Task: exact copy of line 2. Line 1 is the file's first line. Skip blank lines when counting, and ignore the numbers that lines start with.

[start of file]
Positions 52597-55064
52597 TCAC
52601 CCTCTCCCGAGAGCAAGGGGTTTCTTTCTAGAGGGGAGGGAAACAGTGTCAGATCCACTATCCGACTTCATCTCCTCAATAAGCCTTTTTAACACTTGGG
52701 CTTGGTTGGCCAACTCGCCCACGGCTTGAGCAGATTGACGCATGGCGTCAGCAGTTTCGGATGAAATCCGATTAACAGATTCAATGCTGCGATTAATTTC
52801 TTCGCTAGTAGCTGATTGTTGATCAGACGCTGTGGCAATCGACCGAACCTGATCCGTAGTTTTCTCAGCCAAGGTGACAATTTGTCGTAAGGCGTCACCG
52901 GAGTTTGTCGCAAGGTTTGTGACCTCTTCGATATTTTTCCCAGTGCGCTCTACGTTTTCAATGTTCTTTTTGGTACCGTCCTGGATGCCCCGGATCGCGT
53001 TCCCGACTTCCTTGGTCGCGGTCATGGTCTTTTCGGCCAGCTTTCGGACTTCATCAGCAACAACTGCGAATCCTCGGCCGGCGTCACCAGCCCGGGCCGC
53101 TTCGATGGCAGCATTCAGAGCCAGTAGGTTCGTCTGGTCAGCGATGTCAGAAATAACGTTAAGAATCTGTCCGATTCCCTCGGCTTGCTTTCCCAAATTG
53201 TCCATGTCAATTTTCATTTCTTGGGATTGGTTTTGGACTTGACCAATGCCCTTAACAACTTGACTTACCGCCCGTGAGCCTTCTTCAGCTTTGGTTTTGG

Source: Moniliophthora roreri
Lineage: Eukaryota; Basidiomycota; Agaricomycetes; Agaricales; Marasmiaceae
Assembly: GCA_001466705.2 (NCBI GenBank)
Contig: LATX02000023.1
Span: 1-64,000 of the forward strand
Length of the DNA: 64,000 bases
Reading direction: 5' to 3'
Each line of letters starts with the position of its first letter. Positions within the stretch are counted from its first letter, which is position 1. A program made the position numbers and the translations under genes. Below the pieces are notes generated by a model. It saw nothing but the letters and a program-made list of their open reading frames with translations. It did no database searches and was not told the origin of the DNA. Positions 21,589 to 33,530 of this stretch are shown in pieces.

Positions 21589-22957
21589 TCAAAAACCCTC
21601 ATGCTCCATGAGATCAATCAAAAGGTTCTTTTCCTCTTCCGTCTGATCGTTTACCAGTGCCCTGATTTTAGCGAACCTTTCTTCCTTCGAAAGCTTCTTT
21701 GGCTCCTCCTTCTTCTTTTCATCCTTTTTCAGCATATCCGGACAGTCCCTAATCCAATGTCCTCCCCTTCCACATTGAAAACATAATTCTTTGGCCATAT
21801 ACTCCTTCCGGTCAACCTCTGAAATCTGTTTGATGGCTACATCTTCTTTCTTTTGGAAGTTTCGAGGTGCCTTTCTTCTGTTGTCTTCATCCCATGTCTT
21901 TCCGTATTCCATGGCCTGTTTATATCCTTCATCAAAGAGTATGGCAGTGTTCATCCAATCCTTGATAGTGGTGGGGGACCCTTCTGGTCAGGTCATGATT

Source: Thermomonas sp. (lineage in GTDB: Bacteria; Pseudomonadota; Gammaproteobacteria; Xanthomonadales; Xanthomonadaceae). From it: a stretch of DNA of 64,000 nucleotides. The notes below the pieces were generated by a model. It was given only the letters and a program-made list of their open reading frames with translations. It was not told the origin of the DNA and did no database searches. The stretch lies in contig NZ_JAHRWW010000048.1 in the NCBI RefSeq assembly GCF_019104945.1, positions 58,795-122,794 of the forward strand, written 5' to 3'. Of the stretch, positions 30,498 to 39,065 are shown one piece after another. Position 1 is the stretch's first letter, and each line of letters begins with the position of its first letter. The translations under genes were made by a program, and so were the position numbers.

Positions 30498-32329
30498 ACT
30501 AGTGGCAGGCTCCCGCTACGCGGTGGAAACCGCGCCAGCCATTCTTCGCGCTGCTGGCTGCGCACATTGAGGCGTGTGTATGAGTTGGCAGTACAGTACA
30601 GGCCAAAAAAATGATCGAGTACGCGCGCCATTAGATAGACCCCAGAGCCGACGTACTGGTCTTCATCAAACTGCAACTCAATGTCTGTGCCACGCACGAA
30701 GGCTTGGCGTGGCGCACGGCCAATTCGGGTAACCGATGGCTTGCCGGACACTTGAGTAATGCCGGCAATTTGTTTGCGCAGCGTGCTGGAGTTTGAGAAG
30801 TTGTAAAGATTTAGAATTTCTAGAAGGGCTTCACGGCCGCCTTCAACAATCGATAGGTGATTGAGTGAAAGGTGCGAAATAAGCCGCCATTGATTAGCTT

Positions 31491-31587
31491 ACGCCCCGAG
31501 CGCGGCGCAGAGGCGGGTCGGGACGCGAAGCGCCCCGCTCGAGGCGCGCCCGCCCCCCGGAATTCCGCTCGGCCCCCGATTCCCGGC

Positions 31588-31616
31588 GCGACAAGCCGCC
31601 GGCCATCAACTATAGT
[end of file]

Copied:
52597 TCAC